Coronavirus Epidemic Slashes China’s Demand for LNG
Price of liquefied natural gas (LNG) on China’s spot market hit a record low Wednesday as the fast-spreading coronavirus epidemic hammers the economy and weakens demand for energy.
The spot price of LNG fell to $2.76 per million British thermal units (mmBtu) Wednesday, a 62% drop from the same time a year ago, according to commodity market information provider JLC. The price plunged 30% from late January when the epidemic started spreading beyond its epicenter in central China’s Wuhan.
As business has been disrupted by the outbreak, analysts have cut their estimates for China’s LNG demand this year. Global energy consultancy Wood Mackenzie said China’s natural gas demand could drop between 6 billion cubic meters and 14 billion cubic meters this year, depending on how long before the coronavirus outbreak can be contained. The country’s annual growth for gas demand may drop 4%-6% compared with that of 2019.
China has yet to release official statistics for 2019 natural gas consumption, but it is expected to have expanded by nearly 10% to more than 300 billion cubic meters, according to the country’s largest energy producer, China National Petroleum Corp.
By the end of the first week of February, China’s gas demand fell by 2 billion cubic meters, mainly driven by the industrial sector, according to Mackenzie.
China imports nearly half of its gas demand. In 2019, the country imported 96.6 million tons of gas, including LNG and pipeline gas.
Sun Xuelian, natural gas industry analyst at JLC, said the LNG price usually rebounds after the Lunar New Year holidays, which often take place in February. But the coronavirus outbreak has led to extended holidays nationwide, dampening the price recovery. Businesses have started to resume operations this week, but many companies have decided to remain closed awhile longer to monitor the virus situation.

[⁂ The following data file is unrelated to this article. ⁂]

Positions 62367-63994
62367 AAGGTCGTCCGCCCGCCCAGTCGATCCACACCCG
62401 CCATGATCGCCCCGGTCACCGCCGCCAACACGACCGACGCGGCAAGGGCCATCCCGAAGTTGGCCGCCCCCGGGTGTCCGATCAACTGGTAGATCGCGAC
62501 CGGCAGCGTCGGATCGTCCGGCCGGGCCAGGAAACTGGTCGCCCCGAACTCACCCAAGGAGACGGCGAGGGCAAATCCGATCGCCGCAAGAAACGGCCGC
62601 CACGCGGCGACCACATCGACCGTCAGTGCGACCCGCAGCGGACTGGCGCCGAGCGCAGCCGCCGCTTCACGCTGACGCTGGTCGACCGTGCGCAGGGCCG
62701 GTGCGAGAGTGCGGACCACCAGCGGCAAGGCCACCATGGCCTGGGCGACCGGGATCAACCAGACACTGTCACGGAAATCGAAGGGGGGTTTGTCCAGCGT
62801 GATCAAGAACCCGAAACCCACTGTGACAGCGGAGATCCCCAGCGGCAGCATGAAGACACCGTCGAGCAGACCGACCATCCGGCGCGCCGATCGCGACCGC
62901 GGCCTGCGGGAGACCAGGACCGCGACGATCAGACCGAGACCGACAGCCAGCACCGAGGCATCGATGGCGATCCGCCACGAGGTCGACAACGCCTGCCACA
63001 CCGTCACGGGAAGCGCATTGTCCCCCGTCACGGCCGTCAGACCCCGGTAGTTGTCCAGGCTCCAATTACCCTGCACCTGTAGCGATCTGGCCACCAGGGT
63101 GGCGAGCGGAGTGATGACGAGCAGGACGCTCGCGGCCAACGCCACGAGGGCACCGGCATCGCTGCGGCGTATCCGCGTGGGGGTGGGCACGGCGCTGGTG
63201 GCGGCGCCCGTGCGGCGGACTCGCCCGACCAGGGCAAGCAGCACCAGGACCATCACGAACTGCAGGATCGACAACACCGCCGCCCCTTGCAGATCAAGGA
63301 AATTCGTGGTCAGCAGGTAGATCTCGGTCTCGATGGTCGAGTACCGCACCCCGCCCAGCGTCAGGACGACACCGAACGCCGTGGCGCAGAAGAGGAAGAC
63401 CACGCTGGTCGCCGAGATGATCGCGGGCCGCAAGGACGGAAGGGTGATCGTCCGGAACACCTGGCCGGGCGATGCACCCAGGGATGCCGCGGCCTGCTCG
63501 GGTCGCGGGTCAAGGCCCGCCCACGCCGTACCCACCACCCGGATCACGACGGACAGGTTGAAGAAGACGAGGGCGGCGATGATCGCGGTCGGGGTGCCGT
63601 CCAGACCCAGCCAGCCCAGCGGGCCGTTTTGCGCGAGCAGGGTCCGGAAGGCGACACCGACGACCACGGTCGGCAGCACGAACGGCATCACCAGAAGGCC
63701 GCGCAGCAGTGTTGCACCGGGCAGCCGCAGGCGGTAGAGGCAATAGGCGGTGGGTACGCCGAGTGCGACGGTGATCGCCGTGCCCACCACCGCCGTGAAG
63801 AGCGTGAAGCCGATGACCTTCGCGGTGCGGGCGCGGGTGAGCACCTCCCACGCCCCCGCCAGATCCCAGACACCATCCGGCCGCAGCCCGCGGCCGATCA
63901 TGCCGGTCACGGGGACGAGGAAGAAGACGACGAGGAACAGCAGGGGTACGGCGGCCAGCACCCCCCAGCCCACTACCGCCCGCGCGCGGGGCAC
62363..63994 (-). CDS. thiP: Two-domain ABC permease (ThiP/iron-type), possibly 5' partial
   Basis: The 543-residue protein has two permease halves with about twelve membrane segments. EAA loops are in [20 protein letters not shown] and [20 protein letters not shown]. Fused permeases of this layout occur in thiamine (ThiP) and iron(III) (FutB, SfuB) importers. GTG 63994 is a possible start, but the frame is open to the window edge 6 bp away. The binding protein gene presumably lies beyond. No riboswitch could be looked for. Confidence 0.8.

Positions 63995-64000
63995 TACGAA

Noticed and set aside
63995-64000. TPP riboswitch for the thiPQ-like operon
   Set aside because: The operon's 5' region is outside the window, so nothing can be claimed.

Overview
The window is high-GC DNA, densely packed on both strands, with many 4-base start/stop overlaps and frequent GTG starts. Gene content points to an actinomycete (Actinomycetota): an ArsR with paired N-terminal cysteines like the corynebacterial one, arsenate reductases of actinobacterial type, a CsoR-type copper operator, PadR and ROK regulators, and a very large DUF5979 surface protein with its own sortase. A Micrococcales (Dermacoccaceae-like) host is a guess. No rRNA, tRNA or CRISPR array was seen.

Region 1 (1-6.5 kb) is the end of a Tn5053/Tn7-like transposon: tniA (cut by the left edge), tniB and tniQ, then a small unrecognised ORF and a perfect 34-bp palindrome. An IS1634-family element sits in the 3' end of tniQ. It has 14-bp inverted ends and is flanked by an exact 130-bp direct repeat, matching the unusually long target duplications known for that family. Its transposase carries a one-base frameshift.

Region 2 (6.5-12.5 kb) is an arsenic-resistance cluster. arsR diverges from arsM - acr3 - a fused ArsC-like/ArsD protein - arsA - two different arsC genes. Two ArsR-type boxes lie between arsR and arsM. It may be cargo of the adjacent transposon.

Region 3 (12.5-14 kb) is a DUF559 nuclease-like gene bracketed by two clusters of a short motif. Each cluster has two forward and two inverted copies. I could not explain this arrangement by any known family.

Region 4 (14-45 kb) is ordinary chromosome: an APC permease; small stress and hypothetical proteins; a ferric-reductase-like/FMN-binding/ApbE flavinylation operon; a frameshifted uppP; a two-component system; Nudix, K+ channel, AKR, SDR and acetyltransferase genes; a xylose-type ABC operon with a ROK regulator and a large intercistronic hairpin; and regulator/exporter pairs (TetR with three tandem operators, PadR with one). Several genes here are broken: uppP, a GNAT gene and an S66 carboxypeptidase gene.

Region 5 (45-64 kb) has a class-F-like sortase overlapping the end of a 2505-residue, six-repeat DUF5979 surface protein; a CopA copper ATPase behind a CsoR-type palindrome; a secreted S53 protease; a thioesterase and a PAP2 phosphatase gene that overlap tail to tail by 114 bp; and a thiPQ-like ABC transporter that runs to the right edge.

Nationwide consumption of LNG totaled 48.8 million cubic meters Feb. 10, 36 million cubic meters less than on Jan. 23, according to JLC. The same day, only 25.2% of China’s LNG processing capacity was in operation, down 21% from Jan. 23.
Weakening demand from China is also putting pressure on the global natural gas market. The U.S. Energy Information Administration (EIA) warned Tuesday in a report that downward pressure on gas prices in the U.S. partly reflects warm weather. EIA said it expects U.S. spot gas prices to remain below $2.00 per mmBtu this month and next. In January, the Henry Hub natural gas spot price averaged $2.02 per mmBtu.
Weakened demand and oversupply will force LNG suppliers to adjust their business strategy in some markets such as Egypt and Eastern Australia, according to Mackenzie.
“The coronavirus outbreak and its impact on Chinese gas demand could not have come at a worse time for the already oversupplied global LNG market,” said Mackenzie research director Robert Sims.
Last week, China National Offshore Oil Corp (CNOOC), the country’s biggest importer of liquefied natural gas, suspended contracts with at least three suppliers, citing force majeure over the spreading virus.
Contact reporter Han Wei (firstname.lastname@example.org) and editor Bob Simison (email@example.com)
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